LetsGetChecked locks in $71M Series C to expand COVID-19 testing capacity

The startup, which specializes in a range of at-home testing kits, so far only offers a COVID-19 testing product for point-of-care providers.
By Dave Muoio
03:36 pm

New York City-based home-lab-test startup LetsGetChecked said this morning that it has wrapped up an oversubscribed $71 million Series C round co-led by Illumina Ventures and HLM Venture Partners.

The raise also included new backers Deerfield, CommonFund Capital and Angeles Investments, while investors Transformation Capital, Optum Ventures and Qiming Venture Partners USA returned to further fuel the startup's business. With this, Illumina's Nick Naclerio, founding partner, and HLM's Steven Tolle, partner, will be joining LetsGetChecked's board as members.


Founded in 2014, LetsGetChecked provides consumer customers with a range of at-home testing kits, such as ones for hormone levels, sexually transmitted infections, liver performance, nutrition and – specifically for frontline healthcare workers – COVID-19.

Customers receive their kit in the mail, with which they collect and return a personal sample for testing. One of the startup's lab partners analyzes the sample and returns it to a LetsGetChecked physician, who reviews the results and counsels customers – over the phone, if necessary. For later reference, test results are saved in a LetsGetChecked patient app that interfaces with Apple Health, Fitbit, Garmin and other consumer-friendly health tools.

As of March, the company has also been offering a COVID-19 "twin-track" antibody and PCR test exclusive to providers working at the point of care. However, the company said it hopes to release a direct-to-consumer version of the testing kit down the road.

"The company's work has never been more important now that the world faces a global pandemic, forcing us all to re-evaluate how we obtain health and wellness services," Illumina's Naclerio said in a statement. "LetsGetChecked is already having a profound impact on patient-led at-home healthcare, which is necessary now and will become increasingly common in the future."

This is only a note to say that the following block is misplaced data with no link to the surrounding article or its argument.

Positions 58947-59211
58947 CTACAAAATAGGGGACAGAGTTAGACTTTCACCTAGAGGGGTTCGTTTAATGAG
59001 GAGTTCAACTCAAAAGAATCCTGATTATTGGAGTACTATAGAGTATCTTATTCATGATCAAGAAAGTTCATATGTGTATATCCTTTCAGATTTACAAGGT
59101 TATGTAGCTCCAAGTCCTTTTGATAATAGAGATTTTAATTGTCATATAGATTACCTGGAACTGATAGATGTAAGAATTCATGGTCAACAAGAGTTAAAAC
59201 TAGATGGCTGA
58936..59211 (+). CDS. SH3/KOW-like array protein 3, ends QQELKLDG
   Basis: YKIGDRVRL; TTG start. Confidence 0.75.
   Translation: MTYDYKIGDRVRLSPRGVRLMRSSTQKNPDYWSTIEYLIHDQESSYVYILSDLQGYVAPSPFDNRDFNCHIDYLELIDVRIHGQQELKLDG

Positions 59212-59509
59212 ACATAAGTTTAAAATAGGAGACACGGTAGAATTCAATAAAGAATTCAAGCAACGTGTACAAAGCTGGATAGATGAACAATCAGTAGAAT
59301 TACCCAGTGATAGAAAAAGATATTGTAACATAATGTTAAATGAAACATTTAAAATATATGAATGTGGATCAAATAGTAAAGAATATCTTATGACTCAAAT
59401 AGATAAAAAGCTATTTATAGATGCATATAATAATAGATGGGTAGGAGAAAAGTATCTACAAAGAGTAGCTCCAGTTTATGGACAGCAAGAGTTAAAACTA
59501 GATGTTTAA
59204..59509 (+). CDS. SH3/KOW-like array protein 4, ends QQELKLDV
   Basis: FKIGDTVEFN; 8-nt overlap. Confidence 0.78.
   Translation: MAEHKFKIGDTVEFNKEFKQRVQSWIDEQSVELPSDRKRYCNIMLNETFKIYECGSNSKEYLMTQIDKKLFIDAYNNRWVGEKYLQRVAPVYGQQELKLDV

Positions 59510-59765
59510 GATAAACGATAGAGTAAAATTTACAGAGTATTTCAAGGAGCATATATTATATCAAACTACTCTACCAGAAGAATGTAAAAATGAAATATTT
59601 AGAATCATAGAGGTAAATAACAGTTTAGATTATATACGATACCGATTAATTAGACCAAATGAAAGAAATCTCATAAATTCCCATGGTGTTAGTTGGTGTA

The company said these funds will help build up its manufacturing, supply and testing capacity for COVID-19. It will be increasing activity at its California laboratory while boosting operations and partnerships across the U.S. and Europe.

"We have been developing our platform for more than five years and have helped hundreds of thousands of individuals by enabling access to high-quality testing and telehealth services in the home, across many health conditions," Peter Foley, CEO and founder of LetsGetChecked, said in a statement. "With the onset of COVID-19, we realigned resources with a view to helping with this global pandemic and are currently delivering tens of thousands of tests per day to critical and frontline healthcare workers"


Consumer-facing home testing startups were already picking up momentum around the time of LetsGetChecked's $30 million Series B, with competitors like EverlyWell, healthy.io and Scanwell Health all announcing new rounds or services over the course of the last year. However, COVID-19 has ramped up demand across the industry and led to some confusion with the FDA on more than one occasion. But the window for these companies to take their COVID-19 tests directly to consumers appears to be reopening: It was just a few weeks ago that LabCorp's COVID-19 RT-PCR test became the first permitted for at-home sample collection.


"HLM invests in companies that inherently drive adoption due to the need they serve, and companies that leverage important market trends," Tolle said in a statement. "In this case, LetsGetChecked is helping to improve consumer access to care, which is increasingly essential."


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